[Haskell] Object-Orientation and Haskell

Ashley Yakeley ashley at semantic.org
Sat Sep 24 04:12:18 EDT 2005

Here's a simple test for object orientation (for some reasonable 

  Define a type A such that for any type B you can define

    up :: B -> A
    down :: A -> Maybe B

  such that

    down . up = Just

You can do this quite easily in Java or C++, mutatis mutandis. You can't 
do this in Haskell, I don't think. You can't actually do this in 
O'Haskell either, it seems the O' essentially amounts to syntactic sugar.

You can do a weaker form of this with Haskell's Dynamic, where you only 
have to deal with Bs that are instances of Typeable. But even with that, 
note that Dynamic/Typeable/TypeRep are a bit messy, with instances for 
Typeable defined for a wide range of known types.

An alternative approach would be to identify your "B" within "A" not 
per-B but per-(up,down). This would allow for instance separate 
(up,down) for the same B such that

  down1 . up2 = Nothing
  down2 . up1 = Nothing

Of course this can be done with Dynamic too, by defining dummy types. 
But it's ugly. A better extension is something like extensible 
data-types. This allows a type to be defined as "open", which can later 
be extended by disjoint union. Here's a sample syntax that achieves my 
OO test:

  module P where
  data A = ..

  module Q where
  import P

  A |= MkB B

  up = MkB
  down (MkB b) = Just b
  down _ = Nothing

Actually, it is possible to define Dynamic in this way. Here's a naive 

  data Dynamic = ..

  class Typeable' a where
    toDyn :: a -> Dynamic
    fromDynamic :: Dynamic -> Maybe a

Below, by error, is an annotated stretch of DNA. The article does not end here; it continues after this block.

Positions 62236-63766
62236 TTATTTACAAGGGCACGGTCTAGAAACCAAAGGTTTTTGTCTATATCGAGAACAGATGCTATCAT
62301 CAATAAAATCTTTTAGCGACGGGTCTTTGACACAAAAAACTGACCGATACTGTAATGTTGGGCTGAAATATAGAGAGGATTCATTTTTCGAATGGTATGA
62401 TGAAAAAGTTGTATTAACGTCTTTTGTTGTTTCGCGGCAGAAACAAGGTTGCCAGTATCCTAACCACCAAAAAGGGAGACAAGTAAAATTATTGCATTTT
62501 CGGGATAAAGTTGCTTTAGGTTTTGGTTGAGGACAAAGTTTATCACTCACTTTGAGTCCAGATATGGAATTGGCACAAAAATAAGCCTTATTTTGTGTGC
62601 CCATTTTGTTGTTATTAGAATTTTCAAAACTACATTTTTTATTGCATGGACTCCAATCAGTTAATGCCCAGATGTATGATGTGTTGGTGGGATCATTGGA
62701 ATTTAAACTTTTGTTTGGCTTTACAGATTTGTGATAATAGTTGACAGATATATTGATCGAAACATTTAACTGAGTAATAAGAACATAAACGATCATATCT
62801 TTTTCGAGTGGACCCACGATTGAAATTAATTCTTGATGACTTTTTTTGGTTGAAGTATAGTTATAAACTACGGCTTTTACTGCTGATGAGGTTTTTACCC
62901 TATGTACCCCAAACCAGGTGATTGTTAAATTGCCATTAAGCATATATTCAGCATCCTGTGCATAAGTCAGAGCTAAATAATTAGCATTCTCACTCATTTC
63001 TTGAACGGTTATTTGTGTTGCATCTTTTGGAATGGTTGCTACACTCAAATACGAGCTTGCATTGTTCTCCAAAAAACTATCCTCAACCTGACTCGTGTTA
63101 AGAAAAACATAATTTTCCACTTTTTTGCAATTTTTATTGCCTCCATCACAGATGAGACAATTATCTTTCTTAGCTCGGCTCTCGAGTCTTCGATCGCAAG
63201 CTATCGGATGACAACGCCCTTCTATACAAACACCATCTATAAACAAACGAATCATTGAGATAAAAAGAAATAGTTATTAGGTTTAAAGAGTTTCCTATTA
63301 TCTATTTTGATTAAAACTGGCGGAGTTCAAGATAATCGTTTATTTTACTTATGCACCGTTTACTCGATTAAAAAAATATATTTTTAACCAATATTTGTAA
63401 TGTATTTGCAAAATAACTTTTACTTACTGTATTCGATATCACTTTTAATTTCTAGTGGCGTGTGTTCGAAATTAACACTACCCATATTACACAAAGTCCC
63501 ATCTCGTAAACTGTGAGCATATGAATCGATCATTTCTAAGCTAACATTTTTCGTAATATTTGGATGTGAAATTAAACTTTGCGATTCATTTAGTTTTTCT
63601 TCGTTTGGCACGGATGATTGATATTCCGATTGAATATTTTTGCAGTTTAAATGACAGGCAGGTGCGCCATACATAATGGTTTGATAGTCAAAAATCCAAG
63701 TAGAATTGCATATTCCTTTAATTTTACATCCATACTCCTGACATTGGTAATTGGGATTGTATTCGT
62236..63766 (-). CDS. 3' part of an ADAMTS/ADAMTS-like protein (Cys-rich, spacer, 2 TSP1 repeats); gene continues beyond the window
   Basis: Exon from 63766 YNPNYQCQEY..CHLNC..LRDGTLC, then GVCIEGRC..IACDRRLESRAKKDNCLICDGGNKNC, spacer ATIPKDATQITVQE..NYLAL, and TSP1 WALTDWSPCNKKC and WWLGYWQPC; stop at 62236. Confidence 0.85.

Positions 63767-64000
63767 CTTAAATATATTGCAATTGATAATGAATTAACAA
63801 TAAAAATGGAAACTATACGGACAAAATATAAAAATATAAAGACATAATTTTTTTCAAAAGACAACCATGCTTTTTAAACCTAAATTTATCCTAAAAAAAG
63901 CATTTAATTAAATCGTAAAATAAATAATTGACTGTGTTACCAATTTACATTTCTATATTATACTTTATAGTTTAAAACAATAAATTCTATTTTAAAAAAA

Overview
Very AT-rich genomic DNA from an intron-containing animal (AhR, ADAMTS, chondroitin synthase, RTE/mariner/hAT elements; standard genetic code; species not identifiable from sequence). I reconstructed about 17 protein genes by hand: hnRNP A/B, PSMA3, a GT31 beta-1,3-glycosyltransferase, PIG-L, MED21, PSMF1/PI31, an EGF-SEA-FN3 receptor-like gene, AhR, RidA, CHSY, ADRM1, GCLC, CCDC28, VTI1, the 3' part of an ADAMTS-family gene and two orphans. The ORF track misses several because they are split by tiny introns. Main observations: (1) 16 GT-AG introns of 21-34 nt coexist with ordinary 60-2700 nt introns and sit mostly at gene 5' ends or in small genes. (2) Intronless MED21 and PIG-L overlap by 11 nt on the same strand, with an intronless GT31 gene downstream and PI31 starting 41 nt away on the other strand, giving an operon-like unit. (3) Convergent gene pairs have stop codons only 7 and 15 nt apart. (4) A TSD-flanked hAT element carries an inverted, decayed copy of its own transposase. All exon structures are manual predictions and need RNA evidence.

-- for each type...

  Dynamic |= MkBool Bool

  instance Typeable' Bool where
    toDyn = MkBool
    fromDynamic (MkBool b) = Just b
    fromDynamic _ = Nothing

This attempt however doesn't allow easy creation of Typeable1, Typeable2 
etc. A better way is to use type-constructor parameters:

  data Dynamic0 (f :: * -> *) = ..

  data Dynamic1 (g :: (* -> *) -> *) = ..

  type Dynamic = Dynamic0 Identity

  data Type a = MkType

  type TypeRep = Dynamic0 Type

  class Typeable0 a where
    toDyn0 :: f a -> Dynamic0 f
    fromDynamic0 :: Dynamic0 f -> Maybe (f a)

  class Typeable1 p where
    toDyn1 :: g p -> Dynamic1 g
    fromDynamic1 :: Dynamic1 g -> Maybe (g p)

  data Compose p q a = MkCompose (p (q a))
  data Compose1 d0 f p = MkCompose1 (d0 (Compose f p))

  Dynamic0 f |= MkDynamic1 (Dynamic1 (Compose1 Dynamic0 f))
  unDynamic1 :: Dynamic0 f -> Maybe (Dynamic1 (Compose1 Dynamic0 f))
  unDynamic1 (MkDynamic1 xx) = Just xx
  unDynamic1 _ = Nothing

  instance (Typeable1 p,Typeable0 a) => Typeable0 (p a)
    -- toDyn0 :: f (p a) -> Dynamic0 f
    toDyn0 = MkDynamic1 . toDyn1 . MkCompose1 . toDyn0 . MkCompose
    -- fromDynamic0 :: Dynamic0 f -> Maybe (f (p a))
    fromDynamic0 dyn = do
      dcdf <- unDynamic1 dyn
      (MkCompose1 dcfp) <- fromDynamic1 dcdf
      (MkCompose fpa) <- fromDynamic0 dcfp
      return fpa

  -- for each type

  Dynamic0 f |= MkInt (f Int)

  instance Typeable0 Int where
     toDyn0 = MkInt
     fromDynamic0 (MkInt fi) = Just fi
     fromDynamic0 _ = Nothing

  Dynamic1 g |= MkMaybe (g Maybe)

  instance Typeable1 Maybe where
     toDyn1 = MkMaybe
     fromDynamic1 (MkMaybe gm) = Just gm
     fromDynamic1 _ = Nothing

I submit that this is "hairy" rather than "ugly", but I suspect the 
Type-Constructors Of Unusual Kind (TCOUKs) get even hairier for 
Typeable2, Typeable3 etc...

Ashley Yakeley, Seattle WA

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